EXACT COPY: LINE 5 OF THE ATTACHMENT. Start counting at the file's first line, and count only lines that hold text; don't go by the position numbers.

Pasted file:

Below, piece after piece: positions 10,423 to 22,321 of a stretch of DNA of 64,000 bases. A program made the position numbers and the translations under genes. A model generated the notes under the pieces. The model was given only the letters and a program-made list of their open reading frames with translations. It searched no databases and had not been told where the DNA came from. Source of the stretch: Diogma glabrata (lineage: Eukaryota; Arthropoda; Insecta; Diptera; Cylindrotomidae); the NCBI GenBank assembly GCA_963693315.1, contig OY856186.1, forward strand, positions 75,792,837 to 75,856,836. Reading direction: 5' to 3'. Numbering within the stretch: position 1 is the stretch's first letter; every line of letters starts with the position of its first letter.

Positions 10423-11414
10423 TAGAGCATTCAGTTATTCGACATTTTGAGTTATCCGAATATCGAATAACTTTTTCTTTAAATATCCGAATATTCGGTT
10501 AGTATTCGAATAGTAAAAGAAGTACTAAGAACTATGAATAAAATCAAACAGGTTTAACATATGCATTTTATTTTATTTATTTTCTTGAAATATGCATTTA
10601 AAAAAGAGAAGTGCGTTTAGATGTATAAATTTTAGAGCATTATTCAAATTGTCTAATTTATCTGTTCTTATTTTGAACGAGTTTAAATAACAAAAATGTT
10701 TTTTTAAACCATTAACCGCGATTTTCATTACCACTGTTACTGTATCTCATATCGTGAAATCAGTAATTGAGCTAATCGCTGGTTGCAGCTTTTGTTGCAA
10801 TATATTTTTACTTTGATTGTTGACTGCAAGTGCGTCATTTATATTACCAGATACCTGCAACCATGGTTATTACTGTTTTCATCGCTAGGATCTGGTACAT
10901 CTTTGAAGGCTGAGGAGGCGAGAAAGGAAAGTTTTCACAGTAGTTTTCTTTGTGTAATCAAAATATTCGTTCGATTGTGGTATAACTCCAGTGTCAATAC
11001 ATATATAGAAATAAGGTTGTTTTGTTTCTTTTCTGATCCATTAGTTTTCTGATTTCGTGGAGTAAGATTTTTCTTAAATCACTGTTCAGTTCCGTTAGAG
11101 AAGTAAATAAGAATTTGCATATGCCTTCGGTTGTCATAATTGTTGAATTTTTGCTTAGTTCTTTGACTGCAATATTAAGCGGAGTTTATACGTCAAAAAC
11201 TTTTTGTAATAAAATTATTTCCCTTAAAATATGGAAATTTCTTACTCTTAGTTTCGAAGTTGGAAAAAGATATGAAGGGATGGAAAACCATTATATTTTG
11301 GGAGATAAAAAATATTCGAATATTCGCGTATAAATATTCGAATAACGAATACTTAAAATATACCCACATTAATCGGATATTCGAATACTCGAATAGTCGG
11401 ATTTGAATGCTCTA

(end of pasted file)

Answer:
10601 AAAAAGAGAAGTGCGTTTAGATGTATAAATTTTAGAGCATTATTCAAATTGTCTAATTTATCTGTTCTTATTTTGAACGAGTTTAAATAACAAAAATGTT